Proanthocyanidin-containing polyphenol extracts from fruits prevent the inhibitory effect of hydrogen sulfide on human colonocyte oxygen consumption
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Hydrogen sulfide (H2S), a metabolic end product synthesized by the microbiota from l-cysteine, has been shown to act at low micromolar concentration as a mineral oxidative substrate in colonocytes while acting as an inhibitor of oxygen consumption at higher luminal concentrations (65 µM and above). From the previous works showing that polyphenols can bind volatile sulfur compounds, we hypothesized that different dietary proanthocyanidin-containing polyphenol (PACs) plant extracts might modulate the inhibitory effect of H2S on colonocyte respiration. Using the model of human HT-29 Glc–/+ cell colonocytes, we show here that pre-incubation of 65 µM of the H2S donor NaHS with the different polyphenol extracts markedly reduced the inhibitory effect of NaHS on colonocyte oxygen consumption. Our studies on HT-29 Glc–/+ cell respiration performed in the absence or the presence of PACs reveal rapid binding of H2S with the sulfide-oxidizing unit and slower binding of H2S to the cytochrome c oxidase (complex IV of the respiratory chain). Despite acute inhibition of colonocyte respiration, no measurable effect of NaHS on paracellular permeability was recorded after 24 h treatment using the Caco-2 colonocyte monolayer model. The results are discussed in the context of the binding of excessive bacterial metabolites by unabsorbed dietary compounds and of the capacity of colonocytes to adapt to changing luminal environment.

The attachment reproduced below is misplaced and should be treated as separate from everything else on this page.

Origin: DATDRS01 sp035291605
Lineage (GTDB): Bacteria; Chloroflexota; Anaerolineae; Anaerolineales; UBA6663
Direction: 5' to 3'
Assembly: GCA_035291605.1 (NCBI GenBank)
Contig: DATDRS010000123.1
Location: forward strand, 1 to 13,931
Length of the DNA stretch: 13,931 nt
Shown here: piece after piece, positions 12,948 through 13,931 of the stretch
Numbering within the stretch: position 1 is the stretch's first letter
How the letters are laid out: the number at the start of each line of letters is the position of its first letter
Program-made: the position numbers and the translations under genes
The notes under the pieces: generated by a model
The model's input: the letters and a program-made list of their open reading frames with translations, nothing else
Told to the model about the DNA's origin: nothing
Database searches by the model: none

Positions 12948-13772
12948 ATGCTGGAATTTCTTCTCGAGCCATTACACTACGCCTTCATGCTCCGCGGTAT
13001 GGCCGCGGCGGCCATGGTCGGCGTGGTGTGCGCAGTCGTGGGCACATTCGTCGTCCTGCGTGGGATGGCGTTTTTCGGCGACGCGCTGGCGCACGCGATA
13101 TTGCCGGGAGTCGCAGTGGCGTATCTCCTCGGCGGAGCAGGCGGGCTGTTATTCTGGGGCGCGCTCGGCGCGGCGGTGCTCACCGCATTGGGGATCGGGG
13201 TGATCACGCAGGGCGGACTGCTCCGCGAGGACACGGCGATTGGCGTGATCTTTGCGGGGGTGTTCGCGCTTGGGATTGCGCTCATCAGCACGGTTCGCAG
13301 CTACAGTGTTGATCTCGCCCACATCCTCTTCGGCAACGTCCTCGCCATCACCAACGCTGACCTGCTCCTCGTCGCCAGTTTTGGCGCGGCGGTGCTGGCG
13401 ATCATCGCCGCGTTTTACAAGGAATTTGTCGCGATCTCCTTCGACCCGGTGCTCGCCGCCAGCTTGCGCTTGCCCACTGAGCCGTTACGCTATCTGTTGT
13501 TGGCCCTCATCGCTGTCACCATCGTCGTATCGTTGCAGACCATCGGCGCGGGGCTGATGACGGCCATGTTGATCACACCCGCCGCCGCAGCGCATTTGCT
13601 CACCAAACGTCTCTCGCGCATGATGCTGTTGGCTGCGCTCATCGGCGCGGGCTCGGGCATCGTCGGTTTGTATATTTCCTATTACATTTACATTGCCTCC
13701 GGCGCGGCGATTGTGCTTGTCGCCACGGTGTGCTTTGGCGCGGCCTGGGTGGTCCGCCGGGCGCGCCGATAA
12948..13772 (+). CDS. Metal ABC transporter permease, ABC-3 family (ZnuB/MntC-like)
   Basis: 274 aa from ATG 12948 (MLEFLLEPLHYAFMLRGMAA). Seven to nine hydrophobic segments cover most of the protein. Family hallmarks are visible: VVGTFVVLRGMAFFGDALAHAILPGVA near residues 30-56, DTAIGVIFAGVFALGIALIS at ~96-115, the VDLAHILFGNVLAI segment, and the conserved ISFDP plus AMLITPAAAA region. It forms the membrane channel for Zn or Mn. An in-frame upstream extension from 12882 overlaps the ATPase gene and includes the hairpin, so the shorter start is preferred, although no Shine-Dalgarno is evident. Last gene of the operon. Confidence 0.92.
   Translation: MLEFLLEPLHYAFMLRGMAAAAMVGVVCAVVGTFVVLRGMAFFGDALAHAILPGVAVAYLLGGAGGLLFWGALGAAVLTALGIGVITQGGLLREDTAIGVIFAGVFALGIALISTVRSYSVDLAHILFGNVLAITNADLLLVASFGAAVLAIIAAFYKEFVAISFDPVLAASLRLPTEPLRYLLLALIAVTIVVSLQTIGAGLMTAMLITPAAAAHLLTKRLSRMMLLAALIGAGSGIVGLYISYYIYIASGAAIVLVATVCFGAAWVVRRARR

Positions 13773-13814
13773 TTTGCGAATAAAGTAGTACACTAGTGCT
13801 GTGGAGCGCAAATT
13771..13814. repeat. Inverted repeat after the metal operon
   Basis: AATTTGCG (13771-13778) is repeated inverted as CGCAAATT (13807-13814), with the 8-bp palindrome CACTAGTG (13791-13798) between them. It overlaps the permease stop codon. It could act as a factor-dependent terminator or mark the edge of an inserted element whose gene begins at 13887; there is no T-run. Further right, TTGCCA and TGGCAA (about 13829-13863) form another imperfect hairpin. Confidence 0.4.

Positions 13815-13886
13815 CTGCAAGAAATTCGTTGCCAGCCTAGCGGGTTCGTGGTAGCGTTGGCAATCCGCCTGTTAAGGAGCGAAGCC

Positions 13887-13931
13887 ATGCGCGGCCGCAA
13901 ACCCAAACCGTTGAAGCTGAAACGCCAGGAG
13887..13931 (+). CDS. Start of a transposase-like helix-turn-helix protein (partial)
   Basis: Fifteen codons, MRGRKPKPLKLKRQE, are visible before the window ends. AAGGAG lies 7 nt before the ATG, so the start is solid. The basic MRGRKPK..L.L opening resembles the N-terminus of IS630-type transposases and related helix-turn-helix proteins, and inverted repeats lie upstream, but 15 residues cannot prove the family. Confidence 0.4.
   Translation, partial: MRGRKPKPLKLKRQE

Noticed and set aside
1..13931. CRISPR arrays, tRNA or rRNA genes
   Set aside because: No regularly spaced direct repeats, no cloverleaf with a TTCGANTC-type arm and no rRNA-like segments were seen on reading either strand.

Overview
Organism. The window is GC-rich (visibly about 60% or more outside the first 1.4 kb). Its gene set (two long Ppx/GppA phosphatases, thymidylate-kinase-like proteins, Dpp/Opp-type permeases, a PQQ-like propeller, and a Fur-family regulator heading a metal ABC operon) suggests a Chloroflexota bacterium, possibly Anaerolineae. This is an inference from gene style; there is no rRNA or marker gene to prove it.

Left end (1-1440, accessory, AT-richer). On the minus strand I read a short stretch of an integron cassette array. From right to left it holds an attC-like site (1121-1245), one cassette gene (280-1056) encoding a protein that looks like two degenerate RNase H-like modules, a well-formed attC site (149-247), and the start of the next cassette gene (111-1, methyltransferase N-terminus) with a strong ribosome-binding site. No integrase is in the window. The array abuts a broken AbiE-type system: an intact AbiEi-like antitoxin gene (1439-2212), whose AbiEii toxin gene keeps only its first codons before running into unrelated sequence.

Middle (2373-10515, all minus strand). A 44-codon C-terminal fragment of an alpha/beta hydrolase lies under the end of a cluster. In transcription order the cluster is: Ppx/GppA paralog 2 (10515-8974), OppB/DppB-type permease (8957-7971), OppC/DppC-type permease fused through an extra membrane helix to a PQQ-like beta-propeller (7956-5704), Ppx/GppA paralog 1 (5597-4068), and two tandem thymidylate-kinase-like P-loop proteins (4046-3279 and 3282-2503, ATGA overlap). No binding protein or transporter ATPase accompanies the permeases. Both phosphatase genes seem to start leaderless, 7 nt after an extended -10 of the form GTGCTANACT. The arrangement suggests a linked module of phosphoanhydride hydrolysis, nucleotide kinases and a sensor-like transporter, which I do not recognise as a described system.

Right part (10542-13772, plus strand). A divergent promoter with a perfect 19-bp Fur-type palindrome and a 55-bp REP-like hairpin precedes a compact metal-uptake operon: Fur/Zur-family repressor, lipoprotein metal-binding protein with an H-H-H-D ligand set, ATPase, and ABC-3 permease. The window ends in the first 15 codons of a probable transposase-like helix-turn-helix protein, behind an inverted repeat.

KeywordsHydrogen sulfide Proanthocyanidins Polyphenols Colonocyte Oxygen consumption
The authors wish to thank the financial support from Evaluation-Orientation de la Coopération Scientifique (Grant C12S01) and Fondecyt 1120290 as well as the financial support from AgroParisTech, INRA, Université Paris-Saclay, University of Chile in Santiago, and University of Concepcion.
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Conflict of interest
The authors declare that there is no conflict of interest.
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